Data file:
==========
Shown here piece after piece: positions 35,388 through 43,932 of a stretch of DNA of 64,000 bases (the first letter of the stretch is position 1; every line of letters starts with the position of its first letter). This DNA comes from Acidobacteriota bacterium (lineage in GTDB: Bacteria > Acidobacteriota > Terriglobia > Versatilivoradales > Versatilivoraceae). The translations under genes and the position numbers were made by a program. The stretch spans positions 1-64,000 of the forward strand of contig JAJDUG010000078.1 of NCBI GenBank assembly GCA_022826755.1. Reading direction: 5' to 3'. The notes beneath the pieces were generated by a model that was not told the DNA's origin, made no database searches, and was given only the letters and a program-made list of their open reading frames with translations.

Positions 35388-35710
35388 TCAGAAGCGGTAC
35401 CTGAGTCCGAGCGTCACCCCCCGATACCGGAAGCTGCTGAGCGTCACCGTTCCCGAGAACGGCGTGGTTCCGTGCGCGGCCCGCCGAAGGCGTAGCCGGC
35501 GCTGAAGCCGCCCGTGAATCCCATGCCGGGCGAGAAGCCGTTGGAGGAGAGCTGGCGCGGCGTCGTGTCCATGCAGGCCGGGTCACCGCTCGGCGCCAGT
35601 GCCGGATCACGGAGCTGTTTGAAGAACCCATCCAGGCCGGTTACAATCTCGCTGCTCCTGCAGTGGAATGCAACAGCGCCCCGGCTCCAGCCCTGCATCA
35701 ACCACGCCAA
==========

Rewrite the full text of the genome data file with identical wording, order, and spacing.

Shown here piece after piece: positions 35,388 through 43,932 of a stretch of DNA of 64,000 bases (the first letter of the stretch is position 1; every line of letters starts with the position of its first letter). This DNA comes from Acidobacteriota bacterium (lineage in GTDB: Bacteria > Acidobacteriota > Terriglobia > Versatilivoradales > Versatilivoraceae). The translations under genes and the position numbers were made by a program. The stretch spans positions 1-64,000 of the forward strand of contig JAJDUG010000078.1 of NCBI GenBank assembly GCA_022826755.1. Reading direction: 5' to 3'. The notes beneath the pieces were generated by a model that was not told the DNA's origin, made no database searches, and was given only the letters and a program-made list of their open reading frames with translations.

Positions 35388-35710
35388 TCAGAAGCGGTAC
35401 CTGAGTCCGAGCGTCACCCCCCGATACCGGAAGCTGCTGAGCGTCACCGTTCCCGAGAACGGCGTGGTTCCGTGCGCGGCCCGCCGAAGGCGTAGCCGGC
35501 GCTGAAGCCGCCCGTGAATCCCATGCCGGGCGAGAAGCCGTTGGAGGAGAGCTGGCGCGGCGTCGTGTCCATGCAGGCCGGGTCACCGCTCGGCGCCAGT
35601 GCCGGATCACGGAGCTGTTTGAAGAACCCATCCAGGCCGGTTACAATCTCGCTGCTCCTGCAGTGGAATGCAACAGCGCCCCGGCTCCAGCCCTGCATCA
35701 ACCACGCCAA